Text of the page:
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What are your rights as an employee with a disability?

By: Philippa Harrington, On: 13 January 2021

It is illegal for your company to discriminate against you because of your disability. Whether your disability is physical or mental, permanent or temporary, any impairment that has a significant and long-term effect on your ability to carry out your regular work duties is protected under the Equality Act 2010. This covers recruitment, employment, and even dismissal or redundancy.

 

Recruitment

Your interviewer or hiring manager may ask limited questions about your health or disability in order to help make reasonable adjustments, decide if you can carry out essential parts of the work, and for their own monitoring and recording to help increase the number of people with disabilities they employ. Assessments should be based on the skills and qualifications for the job, and those with impairments should not be placed at a disadvantage.

The Equality Act 2010 covers recruitment areas such as application forms, interviews, and aptitude and proficiency tests. Reasonable adjustments include holding interviews in wheelchair-accessible locations and verbal tests instead of written ones. You do not have to disclose a disability to an employer, but you will need to specify that you are disabled when asking for adjustments. Your employer may not withdraw a job offer when they learn of your condition. In some limited circumstances, an employer can refuse to hire someone on the basis of their disability. For example, if heavy lifting is an essential part of the role, a person with back problems would not be able to fulfil the duties of the job.

Employment

The legal obligation for employers to ensure you are not discriminated against or at a disadvantage continues once you are employed. This includes the job offer and terms of employment (it is illegal, for example, to offer lower pay because of disability), promotion and training opportunities, discipline and grievances, and reasonable adjustments in order for you to carry out your work. This could include specialist equipment, flexible hours and improvements to accessibility around the workplace such as ramps.

They must also ensure that you do not suffer bullying in the workplace because of your disability. Types of discrimination in the workplace fall into three key categories:

Direct discrimination – the most “obvious” type of discrimination, this is when a person is treated less favourably because of their disability. For example, a disabled employee being excluded from a meeting because it’s in an inaccessible location or failing to provide reasonable adjustments.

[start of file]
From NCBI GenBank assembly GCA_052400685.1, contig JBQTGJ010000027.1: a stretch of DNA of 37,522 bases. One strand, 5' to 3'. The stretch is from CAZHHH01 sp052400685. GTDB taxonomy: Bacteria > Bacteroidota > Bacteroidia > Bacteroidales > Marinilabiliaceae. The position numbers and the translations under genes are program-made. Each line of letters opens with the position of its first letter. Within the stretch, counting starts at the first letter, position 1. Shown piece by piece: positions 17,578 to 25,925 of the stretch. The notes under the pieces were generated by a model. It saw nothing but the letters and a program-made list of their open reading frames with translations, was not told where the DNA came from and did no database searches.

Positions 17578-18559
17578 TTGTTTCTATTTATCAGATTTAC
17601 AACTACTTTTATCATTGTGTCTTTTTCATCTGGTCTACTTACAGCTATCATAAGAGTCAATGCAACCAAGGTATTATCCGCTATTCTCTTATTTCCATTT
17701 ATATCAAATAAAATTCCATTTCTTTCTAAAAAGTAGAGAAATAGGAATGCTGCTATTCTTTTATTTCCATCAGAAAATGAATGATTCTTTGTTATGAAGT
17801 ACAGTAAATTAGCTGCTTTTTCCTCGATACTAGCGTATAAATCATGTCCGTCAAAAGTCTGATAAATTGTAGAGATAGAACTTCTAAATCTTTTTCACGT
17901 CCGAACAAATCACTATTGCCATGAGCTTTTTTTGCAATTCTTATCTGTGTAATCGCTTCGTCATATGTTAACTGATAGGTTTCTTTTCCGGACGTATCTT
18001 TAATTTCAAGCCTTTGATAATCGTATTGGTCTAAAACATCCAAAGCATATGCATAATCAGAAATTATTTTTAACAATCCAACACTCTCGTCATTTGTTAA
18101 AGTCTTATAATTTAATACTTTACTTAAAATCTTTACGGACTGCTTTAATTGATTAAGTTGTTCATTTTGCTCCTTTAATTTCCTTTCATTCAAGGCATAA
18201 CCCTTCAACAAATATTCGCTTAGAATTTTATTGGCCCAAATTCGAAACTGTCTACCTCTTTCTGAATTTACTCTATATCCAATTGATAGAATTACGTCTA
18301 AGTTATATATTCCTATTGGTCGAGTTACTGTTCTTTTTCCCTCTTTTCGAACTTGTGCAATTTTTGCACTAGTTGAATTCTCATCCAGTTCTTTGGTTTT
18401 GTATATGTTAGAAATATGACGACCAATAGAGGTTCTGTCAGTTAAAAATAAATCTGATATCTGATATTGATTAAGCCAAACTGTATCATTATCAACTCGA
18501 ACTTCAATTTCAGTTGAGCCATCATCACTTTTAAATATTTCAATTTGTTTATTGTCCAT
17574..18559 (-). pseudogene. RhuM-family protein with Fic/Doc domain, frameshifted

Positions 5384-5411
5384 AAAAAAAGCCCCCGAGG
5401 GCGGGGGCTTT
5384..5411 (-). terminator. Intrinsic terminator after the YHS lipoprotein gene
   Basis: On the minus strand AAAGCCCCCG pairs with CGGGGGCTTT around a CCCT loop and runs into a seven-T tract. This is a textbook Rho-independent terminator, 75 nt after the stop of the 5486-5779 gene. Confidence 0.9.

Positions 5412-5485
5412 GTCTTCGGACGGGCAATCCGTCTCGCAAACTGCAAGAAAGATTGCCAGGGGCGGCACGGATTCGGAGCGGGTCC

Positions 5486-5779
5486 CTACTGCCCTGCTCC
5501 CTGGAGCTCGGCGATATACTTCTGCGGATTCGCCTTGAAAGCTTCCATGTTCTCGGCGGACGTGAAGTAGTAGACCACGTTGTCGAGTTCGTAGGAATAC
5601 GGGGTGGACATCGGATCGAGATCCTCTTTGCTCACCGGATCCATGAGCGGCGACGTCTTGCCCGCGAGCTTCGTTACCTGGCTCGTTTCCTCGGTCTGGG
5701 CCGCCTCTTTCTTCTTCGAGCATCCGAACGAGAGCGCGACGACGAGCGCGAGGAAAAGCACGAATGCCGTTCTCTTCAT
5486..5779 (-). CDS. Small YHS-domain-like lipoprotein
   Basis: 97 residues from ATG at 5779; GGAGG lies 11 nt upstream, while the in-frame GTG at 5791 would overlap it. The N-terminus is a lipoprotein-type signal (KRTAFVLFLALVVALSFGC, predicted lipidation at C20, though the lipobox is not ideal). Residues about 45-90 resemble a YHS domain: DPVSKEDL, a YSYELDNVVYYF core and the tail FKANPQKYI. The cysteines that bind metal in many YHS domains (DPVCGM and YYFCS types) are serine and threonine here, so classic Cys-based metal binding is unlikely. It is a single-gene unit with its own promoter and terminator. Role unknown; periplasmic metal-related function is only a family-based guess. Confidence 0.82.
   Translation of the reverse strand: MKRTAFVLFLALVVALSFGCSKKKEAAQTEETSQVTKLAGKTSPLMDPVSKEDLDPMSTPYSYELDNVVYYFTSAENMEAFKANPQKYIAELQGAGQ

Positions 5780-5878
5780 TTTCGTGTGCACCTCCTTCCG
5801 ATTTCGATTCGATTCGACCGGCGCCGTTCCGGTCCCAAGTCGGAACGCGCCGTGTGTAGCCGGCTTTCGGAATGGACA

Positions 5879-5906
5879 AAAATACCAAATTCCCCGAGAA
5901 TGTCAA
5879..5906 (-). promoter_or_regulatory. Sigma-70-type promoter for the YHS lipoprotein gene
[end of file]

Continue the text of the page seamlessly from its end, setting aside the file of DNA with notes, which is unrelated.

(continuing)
Indirect discrimination – is when a process, rule or space is applied to everyone but inadvertently disadvantages a disabled person. This is illegal unless the employer is able to show that there is a good reason for the policy.

Harassment – this is when colleagues behave poorly towards a person because of their disability, such as through offensive remarks or gossiping. This can be malicious or intended as humorous but is still discrimination that your employer has a responsibility to stop. It should also be noted that this can include harassment based on perceived disability, even if they are not in fact disabled. For example, making offensive remarks that suggest someone has a mental health disability.

If you believe you are experiencing discrimination, keep a written and dated record of all incidents.

 

Leaving employment

You can’t be made redundant just because you’re disabled. The redundancy process must be fair, and your disability cannot put you at greater or reduced risk during the redundancy process.

Your employer cannot make you retire or resign if you become disabled, and it could be discrimination if you are fired for disability-related absences.

What should I do if I believe I have been discriminated against?

1. Start with an informal chat

Many moments of discrimination are due to lack of knowledge or thoughtlessness, and most employers will want to resolve issues quickly and ensure you are comfortable and welcomed. Speak to your manager as soon as possible to see if anything can be done.

2. Raise a grievance

If speaking informally doesn’t work, you can raise a grievance. This is a formal complaint that your workplace should have an established procedure for, which will explain what to do. Your employer cannot treat you unfairly for raising a grievance.

3. Seek independent advice

If raising a grievance does not help or your employer continues to treat you unfairly, seek out independent advice, such as from your union or ACAS.

4. Take it to a tribunal

As a last resort, you can take a discrimination claim to a tribunal. This can be a long and stressful process, so think carefully before going ahead. There is a time limit for making a claim of three months from when the discrimination happened.

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